At the start of this article we should really point out that at present there’s no real hard proof that animals can detect earthquakes or other seismic events. HOWEVER there is enough other evidence to warrant a serious discussion and debate on the issue. We look here at some intriguing observations and some basix research that has been done.
A few days after the Indian Ocean tsunami struck on 26 December 2004, reports began to emerge of strangely low levels of fatalities among wildlife. According to officials at the Yala National Park in Sri Lanka, where 60 people lost their lives, not a single dead animal was found – despite it being one of the worst-hit areas. Most striking of all were the reports from India’s Cuddalore coast, where thousands of people died, while buffalo, goats and other animals seemed to have escaped unscathed.
One might be scepptical of these ‘observations’ after the event, however reports have been confirmed by many witnesses, who reported seeing elephants running for higher ground, flamingos leaving their low-lying breeding grounds and other strange behaviours.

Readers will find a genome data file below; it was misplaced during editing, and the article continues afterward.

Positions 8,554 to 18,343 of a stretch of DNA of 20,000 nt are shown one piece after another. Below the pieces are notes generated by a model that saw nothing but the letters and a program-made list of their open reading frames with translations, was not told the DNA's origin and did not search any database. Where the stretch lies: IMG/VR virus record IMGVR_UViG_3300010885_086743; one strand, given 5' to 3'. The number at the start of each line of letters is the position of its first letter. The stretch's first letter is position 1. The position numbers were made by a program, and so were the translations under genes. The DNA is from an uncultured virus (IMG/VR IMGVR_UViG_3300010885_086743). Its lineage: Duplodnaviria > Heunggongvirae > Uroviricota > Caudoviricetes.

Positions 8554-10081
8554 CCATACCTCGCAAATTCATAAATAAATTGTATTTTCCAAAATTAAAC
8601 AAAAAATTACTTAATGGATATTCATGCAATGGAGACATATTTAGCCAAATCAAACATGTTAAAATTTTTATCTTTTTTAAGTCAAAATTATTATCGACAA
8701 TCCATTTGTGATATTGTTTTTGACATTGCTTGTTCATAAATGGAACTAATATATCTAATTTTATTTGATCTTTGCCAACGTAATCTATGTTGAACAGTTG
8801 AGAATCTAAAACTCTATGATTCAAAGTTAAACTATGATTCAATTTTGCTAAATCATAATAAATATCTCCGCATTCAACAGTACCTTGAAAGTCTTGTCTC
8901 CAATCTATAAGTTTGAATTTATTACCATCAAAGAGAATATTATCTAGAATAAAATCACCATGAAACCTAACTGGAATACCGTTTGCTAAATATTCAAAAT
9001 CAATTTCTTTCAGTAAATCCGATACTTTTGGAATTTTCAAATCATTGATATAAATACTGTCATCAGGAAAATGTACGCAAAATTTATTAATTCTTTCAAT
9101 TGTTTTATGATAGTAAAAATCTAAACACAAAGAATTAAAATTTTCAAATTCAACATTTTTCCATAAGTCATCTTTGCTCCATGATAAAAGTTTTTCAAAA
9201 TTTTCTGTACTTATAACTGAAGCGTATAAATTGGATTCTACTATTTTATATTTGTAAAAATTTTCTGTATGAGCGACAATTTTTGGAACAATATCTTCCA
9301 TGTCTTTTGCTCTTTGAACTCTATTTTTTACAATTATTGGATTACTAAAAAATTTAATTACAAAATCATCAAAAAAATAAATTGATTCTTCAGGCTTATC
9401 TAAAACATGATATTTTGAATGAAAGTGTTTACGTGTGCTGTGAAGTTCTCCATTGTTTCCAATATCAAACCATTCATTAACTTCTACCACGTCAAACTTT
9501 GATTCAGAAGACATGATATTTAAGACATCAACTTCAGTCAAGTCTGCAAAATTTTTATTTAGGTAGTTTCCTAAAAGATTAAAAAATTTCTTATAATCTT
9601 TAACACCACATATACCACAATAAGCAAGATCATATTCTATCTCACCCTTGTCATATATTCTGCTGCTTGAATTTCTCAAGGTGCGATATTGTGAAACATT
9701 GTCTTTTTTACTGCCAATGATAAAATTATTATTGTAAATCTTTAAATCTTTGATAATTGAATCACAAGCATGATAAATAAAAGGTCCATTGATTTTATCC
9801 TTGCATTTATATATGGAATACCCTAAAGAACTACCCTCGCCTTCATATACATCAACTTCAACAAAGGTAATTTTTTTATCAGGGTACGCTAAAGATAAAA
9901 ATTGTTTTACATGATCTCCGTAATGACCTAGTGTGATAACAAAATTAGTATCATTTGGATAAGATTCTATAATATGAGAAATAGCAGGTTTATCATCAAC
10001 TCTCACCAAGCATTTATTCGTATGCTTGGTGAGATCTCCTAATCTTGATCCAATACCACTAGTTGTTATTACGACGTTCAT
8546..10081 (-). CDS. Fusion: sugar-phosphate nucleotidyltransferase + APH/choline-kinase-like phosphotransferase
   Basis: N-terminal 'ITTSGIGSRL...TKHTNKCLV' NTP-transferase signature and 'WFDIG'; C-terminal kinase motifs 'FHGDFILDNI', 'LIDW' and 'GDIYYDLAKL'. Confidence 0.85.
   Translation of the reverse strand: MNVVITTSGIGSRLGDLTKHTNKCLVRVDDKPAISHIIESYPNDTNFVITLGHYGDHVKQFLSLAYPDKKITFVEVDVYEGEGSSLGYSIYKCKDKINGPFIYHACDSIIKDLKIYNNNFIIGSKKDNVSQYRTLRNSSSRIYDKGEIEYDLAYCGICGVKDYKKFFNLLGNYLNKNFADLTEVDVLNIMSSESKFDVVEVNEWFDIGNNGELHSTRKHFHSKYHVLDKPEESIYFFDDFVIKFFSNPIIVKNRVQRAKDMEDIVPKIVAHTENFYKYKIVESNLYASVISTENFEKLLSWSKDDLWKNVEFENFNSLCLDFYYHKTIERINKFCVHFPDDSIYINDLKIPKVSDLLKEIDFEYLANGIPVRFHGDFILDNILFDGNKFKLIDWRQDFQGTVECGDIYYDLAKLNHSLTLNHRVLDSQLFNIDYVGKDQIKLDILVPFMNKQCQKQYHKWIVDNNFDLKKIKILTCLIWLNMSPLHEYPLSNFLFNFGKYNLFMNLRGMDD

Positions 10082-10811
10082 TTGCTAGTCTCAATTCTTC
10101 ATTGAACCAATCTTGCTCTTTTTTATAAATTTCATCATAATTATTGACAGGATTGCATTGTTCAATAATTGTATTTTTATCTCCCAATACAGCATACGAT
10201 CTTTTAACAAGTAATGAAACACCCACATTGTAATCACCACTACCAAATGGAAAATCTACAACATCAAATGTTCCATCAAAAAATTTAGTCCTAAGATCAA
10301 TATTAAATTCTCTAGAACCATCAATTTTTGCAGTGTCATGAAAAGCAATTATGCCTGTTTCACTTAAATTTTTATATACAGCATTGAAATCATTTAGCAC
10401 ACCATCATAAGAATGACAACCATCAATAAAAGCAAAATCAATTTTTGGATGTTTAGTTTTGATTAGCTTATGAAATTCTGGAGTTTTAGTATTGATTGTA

While these tie in with accounts following many other major seismic events, sceptics rightly object that they may all be post hoc rationalizations. After all, spend enough time at your local duck pond, and you’ll witness “strange behaviour” just before, for example, a bomb attack in Baghdad. Some scientists have also pointed out that the intervals between major earthquakes are too long to allow animals to associate what they are sensing with memories of past disasters or give much scope for evolution to promote the emergence of quake-sensing traits.
Such arguments are far from compelling: perhaps the animals are benefiting from sensory abilities acquired for other reasons, such as communication. In 1997, researchers at the University of California reported that elephants could detect the stomping of others over distances of more than 30 miles. Or maybe the animals were responding to the faint seismic effects that often presage major quakes; there were plenty of those in the run up to the Sumatra quake – the area had been struck by three of the seven most powerful quakes recorded anywhere in the world in 2004.
Alternatively, they might have sensed electromagnetic disturbances that some scientists claim accompany the fracturing of rock before a quake. In 1998, a team of scientists in Japan examined this possibility by watching the behaviour of laboratory animals as blocks of granite were mechanically crushed nearby. As the pressure on the blocks mounted, the animals became increasingly nervous and this appeared to be linked to the emergence of electromagnetic effects from the crushed rocks. The team suggested that this may explain how some animals seem able to sense major quakes hours or even days ahead.
The terrible events of December 2004 should surely prompt more research into this fascinating possibility.